Republicans on the House Judiciary Committee approved a bill Wednesday that would sanction lawyers who file class-action lawsuits deemed frivolous by judges.

In a 17-10 vote that included no Democrats in favor, the Lawsuit Abuse Reduction Act of 2013 would reinstate four previously eliminated sanctions that were part of Rule 11 of the Federal Rules of Civil Procedure, including the sanctions for attorneys.

Money collected from the sanctions would go toward the defendant’s legal fees. Judges would also be able to impose additional fines. The bill also reverses a 1993 amendment that allowed prosecuting parties to avoid the fines by withdrawing frivolous claims 21 days after being sanctioned.

Rep. Lamar Smith, R-Texas, one of the lead sponsors of the bill, characterized frivolous lawsuits as “legalized extortion,” and said lawyers who file the lawsuits “have everything to gain and nothing to lose.”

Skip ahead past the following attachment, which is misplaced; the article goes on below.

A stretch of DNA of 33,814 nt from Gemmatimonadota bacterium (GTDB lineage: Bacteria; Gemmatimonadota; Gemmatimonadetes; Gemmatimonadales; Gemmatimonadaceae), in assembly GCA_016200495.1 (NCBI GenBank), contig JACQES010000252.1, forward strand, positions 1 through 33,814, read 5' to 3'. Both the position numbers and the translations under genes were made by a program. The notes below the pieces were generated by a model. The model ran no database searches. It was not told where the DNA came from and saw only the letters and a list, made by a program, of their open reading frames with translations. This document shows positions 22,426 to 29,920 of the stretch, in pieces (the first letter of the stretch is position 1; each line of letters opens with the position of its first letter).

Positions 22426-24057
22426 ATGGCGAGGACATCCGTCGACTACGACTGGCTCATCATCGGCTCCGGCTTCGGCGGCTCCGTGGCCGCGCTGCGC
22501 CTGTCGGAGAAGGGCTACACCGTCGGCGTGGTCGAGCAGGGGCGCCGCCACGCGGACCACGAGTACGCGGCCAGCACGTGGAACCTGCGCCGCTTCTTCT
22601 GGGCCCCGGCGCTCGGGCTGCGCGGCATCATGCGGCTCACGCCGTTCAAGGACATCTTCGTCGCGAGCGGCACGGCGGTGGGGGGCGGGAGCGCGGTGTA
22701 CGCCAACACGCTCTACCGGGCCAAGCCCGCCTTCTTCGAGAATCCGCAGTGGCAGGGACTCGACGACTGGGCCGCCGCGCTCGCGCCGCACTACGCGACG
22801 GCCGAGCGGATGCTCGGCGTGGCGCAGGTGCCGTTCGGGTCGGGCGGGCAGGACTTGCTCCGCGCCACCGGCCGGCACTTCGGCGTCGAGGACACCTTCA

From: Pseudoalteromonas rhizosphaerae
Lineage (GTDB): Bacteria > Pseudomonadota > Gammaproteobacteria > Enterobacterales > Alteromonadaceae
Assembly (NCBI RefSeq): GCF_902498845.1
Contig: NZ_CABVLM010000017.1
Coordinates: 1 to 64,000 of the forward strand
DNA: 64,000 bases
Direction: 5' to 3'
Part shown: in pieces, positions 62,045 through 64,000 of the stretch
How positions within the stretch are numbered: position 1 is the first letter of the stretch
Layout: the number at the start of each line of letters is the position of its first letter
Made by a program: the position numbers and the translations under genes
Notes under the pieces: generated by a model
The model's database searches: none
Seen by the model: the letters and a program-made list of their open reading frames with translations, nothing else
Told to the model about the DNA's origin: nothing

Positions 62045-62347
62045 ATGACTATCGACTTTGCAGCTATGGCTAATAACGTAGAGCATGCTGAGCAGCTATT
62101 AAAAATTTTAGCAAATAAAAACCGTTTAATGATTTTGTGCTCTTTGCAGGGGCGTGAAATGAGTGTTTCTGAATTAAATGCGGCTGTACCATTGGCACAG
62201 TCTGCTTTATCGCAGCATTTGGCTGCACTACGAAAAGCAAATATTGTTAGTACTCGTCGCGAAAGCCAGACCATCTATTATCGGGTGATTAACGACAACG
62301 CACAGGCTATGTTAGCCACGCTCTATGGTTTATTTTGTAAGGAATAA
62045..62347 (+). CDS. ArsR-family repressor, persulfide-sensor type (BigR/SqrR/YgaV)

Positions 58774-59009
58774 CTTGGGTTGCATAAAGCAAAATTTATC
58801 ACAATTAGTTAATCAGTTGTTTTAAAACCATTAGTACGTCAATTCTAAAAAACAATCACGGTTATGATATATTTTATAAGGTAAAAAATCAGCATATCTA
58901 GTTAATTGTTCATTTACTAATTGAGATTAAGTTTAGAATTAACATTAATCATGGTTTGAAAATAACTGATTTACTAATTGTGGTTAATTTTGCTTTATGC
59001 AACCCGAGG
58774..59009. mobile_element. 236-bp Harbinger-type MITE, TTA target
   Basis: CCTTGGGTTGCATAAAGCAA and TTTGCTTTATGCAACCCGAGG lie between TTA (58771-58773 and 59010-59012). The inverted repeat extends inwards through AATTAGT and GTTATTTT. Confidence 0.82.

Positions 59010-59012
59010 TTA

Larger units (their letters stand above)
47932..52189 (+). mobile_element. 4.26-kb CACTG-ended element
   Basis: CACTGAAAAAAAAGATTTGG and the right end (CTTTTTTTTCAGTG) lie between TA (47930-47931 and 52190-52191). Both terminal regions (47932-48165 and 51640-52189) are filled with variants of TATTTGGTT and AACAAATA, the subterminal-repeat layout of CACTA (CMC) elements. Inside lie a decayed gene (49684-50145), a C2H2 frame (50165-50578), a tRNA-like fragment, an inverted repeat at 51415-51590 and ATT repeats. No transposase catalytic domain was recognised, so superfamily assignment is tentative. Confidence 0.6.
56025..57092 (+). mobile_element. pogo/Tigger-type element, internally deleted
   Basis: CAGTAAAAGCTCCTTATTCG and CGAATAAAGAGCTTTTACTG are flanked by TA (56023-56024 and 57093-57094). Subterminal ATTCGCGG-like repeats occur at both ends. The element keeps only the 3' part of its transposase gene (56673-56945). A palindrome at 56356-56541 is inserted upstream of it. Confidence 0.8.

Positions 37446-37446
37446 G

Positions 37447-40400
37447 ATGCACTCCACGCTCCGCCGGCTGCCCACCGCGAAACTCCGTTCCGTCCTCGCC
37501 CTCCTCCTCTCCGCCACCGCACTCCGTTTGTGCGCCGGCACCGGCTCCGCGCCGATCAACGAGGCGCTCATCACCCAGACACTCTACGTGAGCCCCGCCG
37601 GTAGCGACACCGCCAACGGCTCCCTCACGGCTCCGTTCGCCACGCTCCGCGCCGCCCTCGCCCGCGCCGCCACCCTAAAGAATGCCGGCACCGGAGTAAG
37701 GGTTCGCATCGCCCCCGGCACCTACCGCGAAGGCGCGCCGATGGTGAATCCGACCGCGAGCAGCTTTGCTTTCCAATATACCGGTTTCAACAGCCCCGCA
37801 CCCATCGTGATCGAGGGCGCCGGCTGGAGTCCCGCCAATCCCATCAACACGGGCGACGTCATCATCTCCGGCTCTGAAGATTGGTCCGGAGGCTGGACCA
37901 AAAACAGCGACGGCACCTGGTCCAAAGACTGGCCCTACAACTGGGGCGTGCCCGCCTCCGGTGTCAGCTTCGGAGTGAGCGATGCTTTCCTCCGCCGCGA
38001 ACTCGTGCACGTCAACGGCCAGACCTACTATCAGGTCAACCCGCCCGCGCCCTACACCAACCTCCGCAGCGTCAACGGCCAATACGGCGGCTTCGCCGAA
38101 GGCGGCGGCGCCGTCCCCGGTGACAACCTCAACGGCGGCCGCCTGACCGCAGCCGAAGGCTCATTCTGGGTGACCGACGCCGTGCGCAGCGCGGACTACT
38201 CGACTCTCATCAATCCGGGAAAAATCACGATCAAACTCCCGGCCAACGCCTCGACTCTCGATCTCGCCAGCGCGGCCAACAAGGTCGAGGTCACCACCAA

Critics of the bill say that it will make the judicial system even more costly. Rep. Jerrold Nadler, D-N.Y., said during the committee’s markup of the bill that reinstating the provisions in Rule 11 “actually made the system even more litigious and costly.” He added that “civil cases routinely became two cases, one on the merits and the other dueling rule 11 complaints.”

Smith, however, said that the bill “encourages attorneys to think twice before filing frivolous lawsuits,” which would help deter the added costs Nadler feared.

The bill now must be scheduled for a debate and vote by the full House. A companion bill was introduced in the Senate by Sen. Chuck Grassley, R-Iowa.